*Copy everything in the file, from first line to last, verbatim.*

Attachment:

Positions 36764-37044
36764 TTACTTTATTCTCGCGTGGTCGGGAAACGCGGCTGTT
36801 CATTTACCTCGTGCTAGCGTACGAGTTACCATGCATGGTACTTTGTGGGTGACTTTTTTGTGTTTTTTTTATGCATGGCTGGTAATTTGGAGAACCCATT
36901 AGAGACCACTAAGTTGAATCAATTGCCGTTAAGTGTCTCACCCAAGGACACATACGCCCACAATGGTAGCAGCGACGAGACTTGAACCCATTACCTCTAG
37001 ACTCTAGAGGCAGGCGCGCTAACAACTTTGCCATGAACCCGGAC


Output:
Positions 36764-37044
36764 TTACTTTATTCTCGCGTGGTCGGGAAACGCGGCTGTT
36801 CATTTACCTCGTGCTAGCGTACGAGTTACCATGCATGGTACTTTGTGGGTGACTTTTTTGTGTTTTTTTTATGCATGGCTGGTAATTTGGAGAACCCATT
36901 AGAGACCACTAAGTTGAATCAATTGCCGTTAAGTGTCTCACCCAAGGACACATACGCCCACAATGGTAGCAGCGACGAGACTTGAACCCATTACCTCTAG
37001 ACTCTAGAGGCAGGCGCGCTAACAACTTTGCCATGAACCCGGAC